A recent High Court case gives some guidance on how the Courts may approach applications arising out of non-compliance with a subject access request (“SAR”). The case looked particularly at the ‘crime’ and the ‘legal professional privilege’ exemptions.

In the case, Gurieva and another v Community Safety Development (UK) Ltd (“CSD”), the issue was whether CSD, a private investigator company, had to comply with a SAR made by a Russian couple. The High Court ruled on 6 April 2016 that the private investigator did indeed have to comply with the request. The court held that some of the personal data held by CSD relating to the claimants may include some that is protected by the crime exemption and some that is protected by litigation privilege but it had not been proved that all of it was so protected. The case emphasises the importance of evidence in applications.

The case was heard by Warby J, who was a leading silk in media, entertainment, sports and regulatory law until he became a Justice of the High Court in June 2014.

The brief factual background is as follows. Mr Guriev and Mrs Gurieva (“Mr & Mrs G”), a Russian married couple, were the main beneficial owners of a Russian fertiliser producer, OJSC PhosAGro, floated on the London Stock Exchange.

Sometime later they received correspondence from a private investigator company, CSD, led by Tarique Ghaffur, former Assistant Commissioner in the Metropolitan Police, which appeared to suggest impropriety and that criminal proceedings had been initiated against them in Cyprus. In fact, a private prosecution had been initiated in Cyprus and there was no prosecution by the “prosecuting authorities in Cyprus”. Warby J stated that the correspondence from CSD was, objectively considered, intimidating.

Mr and Mrs G made a subject access request (“SAR”) to CSD requesting disclosure of all their personal data processed by CSD under Section 7 of the Data Protection Act 1998 (“DPA”) on the basis that they believed that CSD was holding inaccurate personal data about them.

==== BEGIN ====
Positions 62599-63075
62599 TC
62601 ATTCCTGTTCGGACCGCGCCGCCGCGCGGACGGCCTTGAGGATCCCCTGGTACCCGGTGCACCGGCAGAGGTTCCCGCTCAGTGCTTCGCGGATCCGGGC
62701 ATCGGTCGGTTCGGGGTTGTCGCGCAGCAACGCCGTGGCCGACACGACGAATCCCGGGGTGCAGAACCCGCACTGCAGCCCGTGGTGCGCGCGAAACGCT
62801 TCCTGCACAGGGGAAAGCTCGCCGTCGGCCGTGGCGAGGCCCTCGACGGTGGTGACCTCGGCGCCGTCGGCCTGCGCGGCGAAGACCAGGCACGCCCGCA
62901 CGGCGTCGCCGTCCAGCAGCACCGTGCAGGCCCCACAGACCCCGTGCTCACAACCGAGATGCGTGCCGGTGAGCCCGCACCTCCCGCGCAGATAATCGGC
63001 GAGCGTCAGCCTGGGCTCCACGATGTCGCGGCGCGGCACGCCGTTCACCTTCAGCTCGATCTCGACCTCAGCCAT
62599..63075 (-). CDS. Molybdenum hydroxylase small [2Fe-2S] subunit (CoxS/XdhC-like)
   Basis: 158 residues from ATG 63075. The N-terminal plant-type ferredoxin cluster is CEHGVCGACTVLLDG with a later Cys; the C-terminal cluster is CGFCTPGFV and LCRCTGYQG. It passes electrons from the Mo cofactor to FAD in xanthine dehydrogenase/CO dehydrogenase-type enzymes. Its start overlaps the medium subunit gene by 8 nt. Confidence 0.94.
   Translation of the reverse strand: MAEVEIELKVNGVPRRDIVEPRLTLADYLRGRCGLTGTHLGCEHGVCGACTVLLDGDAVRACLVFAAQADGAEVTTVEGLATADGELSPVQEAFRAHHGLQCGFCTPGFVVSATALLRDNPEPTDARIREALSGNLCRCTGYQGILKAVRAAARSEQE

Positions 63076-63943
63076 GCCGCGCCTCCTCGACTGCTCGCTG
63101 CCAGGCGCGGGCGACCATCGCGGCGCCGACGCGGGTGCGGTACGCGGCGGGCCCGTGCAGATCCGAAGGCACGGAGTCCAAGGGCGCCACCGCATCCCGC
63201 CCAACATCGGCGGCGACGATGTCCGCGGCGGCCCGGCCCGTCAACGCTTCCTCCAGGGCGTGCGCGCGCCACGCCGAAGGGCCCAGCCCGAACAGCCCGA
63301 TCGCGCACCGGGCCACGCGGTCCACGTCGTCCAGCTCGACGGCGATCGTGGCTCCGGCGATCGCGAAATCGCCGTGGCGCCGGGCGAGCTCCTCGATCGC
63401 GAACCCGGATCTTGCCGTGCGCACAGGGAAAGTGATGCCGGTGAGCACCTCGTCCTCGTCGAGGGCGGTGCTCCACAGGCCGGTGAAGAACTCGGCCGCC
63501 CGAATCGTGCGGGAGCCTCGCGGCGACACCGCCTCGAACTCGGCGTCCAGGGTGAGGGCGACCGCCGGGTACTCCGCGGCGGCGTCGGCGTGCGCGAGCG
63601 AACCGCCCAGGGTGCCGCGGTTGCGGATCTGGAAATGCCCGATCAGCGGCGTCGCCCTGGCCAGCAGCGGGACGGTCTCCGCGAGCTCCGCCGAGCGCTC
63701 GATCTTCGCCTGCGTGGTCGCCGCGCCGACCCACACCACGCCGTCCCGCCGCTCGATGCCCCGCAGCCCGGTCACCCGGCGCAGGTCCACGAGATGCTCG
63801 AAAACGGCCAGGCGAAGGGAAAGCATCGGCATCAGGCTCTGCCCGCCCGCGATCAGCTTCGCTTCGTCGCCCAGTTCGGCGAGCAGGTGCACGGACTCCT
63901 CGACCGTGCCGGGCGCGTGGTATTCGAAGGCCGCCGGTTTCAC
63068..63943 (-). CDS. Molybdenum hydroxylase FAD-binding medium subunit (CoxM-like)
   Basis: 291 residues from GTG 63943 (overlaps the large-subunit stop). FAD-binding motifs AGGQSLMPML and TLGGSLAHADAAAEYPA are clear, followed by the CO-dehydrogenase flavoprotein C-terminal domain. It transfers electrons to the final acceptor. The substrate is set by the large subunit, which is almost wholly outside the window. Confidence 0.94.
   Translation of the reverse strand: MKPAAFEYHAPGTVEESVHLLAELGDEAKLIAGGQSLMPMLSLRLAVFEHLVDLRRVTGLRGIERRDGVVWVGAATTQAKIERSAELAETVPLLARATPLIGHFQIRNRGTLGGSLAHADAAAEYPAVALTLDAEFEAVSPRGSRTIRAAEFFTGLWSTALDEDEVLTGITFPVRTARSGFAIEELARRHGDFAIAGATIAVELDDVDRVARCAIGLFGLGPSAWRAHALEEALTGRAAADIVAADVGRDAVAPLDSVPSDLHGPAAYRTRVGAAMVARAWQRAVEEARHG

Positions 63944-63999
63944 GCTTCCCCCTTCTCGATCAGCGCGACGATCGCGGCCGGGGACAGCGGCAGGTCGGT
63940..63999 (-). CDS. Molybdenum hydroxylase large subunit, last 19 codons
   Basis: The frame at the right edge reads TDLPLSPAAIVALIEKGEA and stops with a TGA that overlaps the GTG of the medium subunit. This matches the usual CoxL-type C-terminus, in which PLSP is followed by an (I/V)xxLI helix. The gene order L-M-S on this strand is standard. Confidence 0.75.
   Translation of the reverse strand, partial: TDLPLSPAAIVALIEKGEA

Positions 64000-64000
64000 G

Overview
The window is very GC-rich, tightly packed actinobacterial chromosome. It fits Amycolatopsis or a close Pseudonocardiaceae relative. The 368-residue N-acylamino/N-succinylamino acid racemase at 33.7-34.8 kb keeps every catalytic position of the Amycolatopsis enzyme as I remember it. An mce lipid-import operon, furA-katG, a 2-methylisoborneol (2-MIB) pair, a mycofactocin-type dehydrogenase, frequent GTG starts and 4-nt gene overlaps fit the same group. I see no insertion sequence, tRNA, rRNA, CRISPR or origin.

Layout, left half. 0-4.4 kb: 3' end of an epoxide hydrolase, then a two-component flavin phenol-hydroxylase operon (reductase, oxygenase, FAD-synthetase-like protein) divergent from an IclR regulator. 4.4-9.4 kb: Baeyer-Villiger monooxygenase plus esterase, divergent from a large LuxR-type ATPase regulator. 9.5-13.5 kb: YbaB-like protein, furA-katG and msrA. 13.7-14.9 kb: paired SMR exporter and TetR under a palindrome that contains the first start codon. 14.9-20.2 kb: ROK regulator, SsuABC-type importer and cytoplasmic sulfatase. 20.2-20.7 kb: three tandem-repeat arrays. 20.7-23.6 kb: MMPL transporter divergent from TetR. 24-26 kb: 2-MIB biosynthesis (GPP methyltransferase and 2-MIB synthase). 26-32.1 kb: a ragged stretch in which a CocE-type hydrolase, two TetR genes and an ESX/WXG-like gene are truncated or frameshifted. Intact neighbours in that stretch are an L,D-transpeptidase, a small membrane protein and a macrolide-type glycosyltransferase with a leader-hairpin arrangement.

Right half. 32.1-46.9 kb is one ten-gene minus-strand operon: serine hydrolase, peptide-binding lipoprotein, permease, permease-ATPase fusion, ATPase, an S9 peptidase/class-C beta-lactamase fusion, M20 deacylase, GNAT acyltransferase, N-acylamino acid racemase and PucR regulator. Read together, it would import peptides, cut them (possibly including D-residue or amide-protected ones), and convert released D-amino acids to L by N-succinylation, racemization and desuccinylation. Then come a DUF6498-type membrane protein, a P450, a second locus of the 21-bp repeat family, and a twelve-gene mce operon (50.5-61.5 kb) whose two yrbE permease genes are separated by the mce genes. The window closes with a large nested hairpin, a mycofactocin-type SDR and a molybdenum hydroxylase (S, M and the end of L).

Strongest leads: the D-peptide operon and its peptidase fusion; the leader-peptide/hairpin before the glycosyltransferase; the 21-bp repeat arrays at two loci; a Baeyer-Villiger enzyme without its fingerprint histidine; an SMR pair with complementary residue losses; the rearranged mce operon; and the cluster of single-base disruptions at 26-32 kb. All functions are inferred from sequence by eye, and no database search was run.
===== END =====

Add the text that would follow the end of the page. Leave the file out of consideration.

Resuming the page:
CSD refused to comply and Mr & Mrs G sought an order requiring it to comply under section 7 (9) of the Data Protection Act (“DPA”). This section sets out the right to seek an order requiring a data controller to comply with its statutory duty and the court’s discretion in that regard.

CSD argued: (1) that the subject access request was not valid; (2) the personal data requested was exempt under the crime exemption and (3) the personal data was exempt under the privilege exemption. The Court was also asked to consider whether it should exercise its discretion to require compliance with the subject access request.

On point 1, the High Court ruled that the subject access request was valid; it had been submitted by a firm of solicitors who confirmed they had the necessary authority and this should be sufficient.

On point 2, it is generally hard to rely successfully upon the crime exemption under section 29. In this case the Court accepted that it was likely that some personal data held by CSD was processed for the purposes of detecting or prosecuting crime but no evidence was provided by CSD that all of it was. In fact there was evidence that CSD was processing it for other purposes as well and, accordingly, it would be wrong to give it a blanket exemption. Warby J was critical of CSD that it had not carried out, and provided the court with, a proper evidence based evaluation of the personal data held by it about Mr & Mrs G.